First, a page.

What is a daily standup meeting and how to run one well

Marlo Oster

A team can’t operate effectively unless every member is on the same page. Enter the daily standup meeting—a short team check-in that addresses what was accomplished during the previous 24 hours, immediate goals for the next 24 hours, and any potential roadblocks to those goals.

Any organization or team can reap the rewards of a consistently well-executed daily standup meeting. In this post, we’ll break down the benefits of a daily standup meeting, what a successful standup looks like, and pitfalls to avoid. Learn how you can make every daily standup meeting a success!

What is a daily standup meeting?

​​A daily standup meeting, also known as a daily Scrum, is a short team meeting held every day designed to keep team members on the same page. It's an opportunity for teams to quickly share what they worked on in the past 24 hours, what they plan to work on today, and any roadblocks or challenges they are facing. This daily status update helps teams stay on track, solve problems (sometimes before they even occur), and build trust among team members by maintaining full transparency.

A daily standup meeting is often called a daily Scrum meeting because it’s one of the core meetings of the Scrum process used by an agile team. The Scrum methodology was first popularized by development teams, but in recent years, the process has been adopted by all sorts of agile teams, including offices and business teams. A “Scrum master” leads the daily Scrum to ensure the Scrum—a two-week sprint of work—stays on track. There’s more to it than that, but for the purposes of this article, we’ll focus on general daily standup meetings, as they can be utilized outside of the Scrum process by any type of team.

Daily standup meetings are typically held—you guessed it—daily, often taking place in the morning so that the team can start their work day on the same page. Each meeting typically lasts no longer than 15 minutes. This keeps everyone laser-focused on the task at hand.

A daily standup meeting might occur during the day or at the end of the day, depending on the needs and availability of the team. What’s most important is that you maintain consistency. The meeting should be held at the same time every day. Choose a time that is convenient for all team members. Work with the entire team to establish a recurring time that makes sense for everyone involved.

What are the benefits of a daily standup meeting?

Daily standup meetings are designed to be short, sweet, and to the point. Think snack-sized meeting. It’s a cupcake, not a whole cake. They bring the team together to quickly share updates that set the stage for the next 24 hours of work. When run effectively, standup meetings provide clarity, address potential roadblocks, and keep all team members aligned on common goals.

Benefits of daily standup meetings:

  • Helps keep everyone on the same page and informed.
  • Encourages direct, honest communication between team members.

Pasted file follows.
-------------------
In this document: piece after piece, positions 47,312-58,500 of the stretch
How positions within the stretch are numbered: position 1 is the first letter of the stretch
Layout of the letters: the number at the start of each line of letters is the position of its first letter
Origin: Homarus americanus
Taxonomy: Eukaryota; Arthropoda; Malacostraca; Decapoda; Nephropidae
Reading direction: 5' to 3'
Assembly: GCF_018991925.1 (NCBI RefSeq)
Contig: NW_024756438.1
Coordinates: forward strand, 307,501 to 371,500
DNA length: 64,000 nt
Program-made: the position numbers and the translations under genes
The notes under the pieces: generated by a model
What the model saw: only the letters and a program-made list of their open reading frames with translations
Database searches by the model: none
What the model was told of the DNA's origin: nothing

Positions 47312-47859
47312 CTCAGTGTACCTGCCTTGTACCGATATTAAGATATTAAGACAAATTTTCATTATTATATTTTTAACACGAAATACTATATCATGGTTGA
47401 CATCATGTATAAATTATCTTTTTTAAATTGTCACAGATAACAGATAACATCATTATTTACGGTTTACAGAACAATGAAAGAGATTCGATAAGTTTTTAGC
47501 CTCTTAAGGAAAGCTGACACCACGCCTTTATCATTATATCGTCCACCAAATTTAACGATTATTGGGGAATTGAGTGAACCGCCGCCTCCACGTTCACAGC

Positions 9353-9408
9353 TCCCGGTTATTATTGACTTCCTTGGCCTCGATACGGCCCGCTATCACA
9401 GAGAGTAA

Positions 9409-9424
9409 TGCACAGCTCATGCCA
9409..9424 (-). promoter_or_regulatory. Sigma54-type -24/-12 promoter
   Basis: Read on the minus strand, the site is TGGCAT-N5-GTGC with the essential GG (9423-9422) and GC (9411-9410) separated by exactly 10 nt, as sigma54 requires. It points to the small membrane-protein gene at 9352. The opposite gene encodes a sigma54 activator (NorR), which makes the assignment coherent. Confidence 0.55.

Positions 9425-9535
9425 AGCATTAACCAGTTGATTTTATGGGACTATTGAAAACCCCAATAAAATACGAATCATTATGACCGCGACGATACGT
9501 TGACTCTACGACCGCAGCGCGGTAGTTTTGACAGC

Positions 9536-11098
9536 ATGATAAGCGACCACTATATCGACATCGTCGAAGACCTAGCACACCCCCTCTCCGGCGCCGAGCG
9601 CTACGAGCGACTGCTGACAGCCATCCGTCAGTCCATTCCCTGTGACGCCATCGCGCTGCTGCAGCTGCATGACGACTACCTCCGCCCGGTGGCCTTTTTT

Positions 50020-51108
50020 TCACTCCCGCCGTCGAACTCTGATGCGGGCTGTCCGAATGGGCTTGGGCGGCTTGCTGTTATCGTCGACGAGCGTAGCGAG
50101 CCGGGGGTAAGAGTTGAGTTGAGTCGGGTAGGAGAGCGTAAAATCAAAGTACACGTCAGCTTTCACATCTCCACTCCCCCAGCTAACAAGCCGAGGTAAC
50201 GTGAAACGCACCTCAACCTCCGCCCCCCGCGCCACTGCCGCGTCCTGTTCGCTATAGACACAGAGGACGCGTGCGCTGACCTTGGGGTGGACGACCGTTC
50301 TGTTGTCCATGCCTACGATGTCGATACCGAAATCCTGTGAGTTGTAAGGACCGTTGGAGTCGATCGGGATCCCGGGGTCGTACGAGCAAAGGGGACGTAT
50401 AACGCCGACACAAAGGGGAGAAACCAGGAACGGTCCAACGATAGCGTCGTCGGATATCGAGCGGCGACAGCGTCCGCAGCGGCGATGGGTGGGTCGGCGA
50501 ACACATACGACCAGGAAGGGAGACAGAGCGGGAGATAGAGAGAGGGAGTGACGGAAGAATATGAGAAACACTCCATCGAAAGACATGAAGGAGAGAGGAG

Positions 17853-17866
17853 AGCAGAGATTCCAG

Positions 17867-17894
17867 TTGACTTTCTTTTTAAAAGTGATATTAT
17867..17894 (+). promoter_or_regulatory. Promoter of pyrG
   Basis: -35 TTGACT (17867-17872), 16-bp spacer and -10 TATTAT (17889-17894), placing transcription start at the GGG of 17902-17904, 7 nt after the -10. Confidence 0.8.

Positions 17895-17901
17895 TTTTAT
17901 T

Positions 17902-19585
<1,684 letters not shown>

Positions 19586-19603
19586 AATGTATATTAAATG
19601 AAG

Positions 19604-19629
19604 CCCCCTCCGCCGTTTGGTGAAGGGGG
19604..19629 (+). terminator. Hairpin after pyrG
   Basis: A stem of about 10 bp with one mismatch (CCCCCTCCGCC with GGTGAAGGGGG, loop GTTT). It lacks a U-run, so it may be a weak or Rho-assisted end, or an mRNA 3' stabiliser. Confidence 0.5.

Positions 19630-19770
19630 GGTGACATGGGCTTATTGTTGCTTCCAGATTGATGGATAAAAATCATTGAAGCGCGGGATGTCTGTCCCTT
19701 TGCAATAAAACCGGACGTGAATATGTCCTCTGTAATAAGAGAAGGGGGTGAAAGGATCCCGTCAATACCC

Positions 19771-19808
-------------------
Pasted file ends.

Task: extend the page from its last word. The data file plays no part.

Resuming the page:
• Identifies roadblocks quickly, so they can be addressed early on.
  • Increases efficiency by allowing teams to work together in real-time, whether remote or in-person.
  • Increases team morale and collaboration by putting teamwork at the forefront of planning.
  • Keeps all conversations focused on the most important tasks.
  • The short time frame prevents discussions from derailing.
  • Creates an atmosphere of accountability and transparency.
  • Promotes inclusivity by giving all team members a chance to voice their opinions, ideas, and concerns.
  • Helps teams develop effective daily habits around work and organization.

What does a successful daily standup meeting look like?

Who should be in your daily standup meeting?

Your daily standup meeting should include anyone who is actively working on the project. This includes, but is not limited to, developers, designers, product owners, and other key stakeholders. All team members must attend the meeting; otherwise, concerns or key elements of the project could fall through the cracks. Keeping everyone involved ensures the entire team stays up-to-date with team progress as well as potential roadblocks.

The same is true of an office setting where no product development is taking place. Any team members actively involved in the project being discussed must be in attendance, including managers, team leaders, and any stakeholders with a vested interest in the project.

A high-level daily standup meeting agenda

As with any meeting, it must have a clear purpose and meeting agenda, even if that agenda is very short. What is the reason for the daily standup meeting? What does each person involved, such as the project manager, product owner, and other team members, get from the meeting?

Typically, the meeting allows each team member to give a quick update (a couple sentences) on what was accomplished since the last daily standup. Team members will also state what they plan to accomplish over the next 24-hour work period, followed by an opportunity to address anything that could prevent work from moving forward during that time.

  1. What did you accomplish?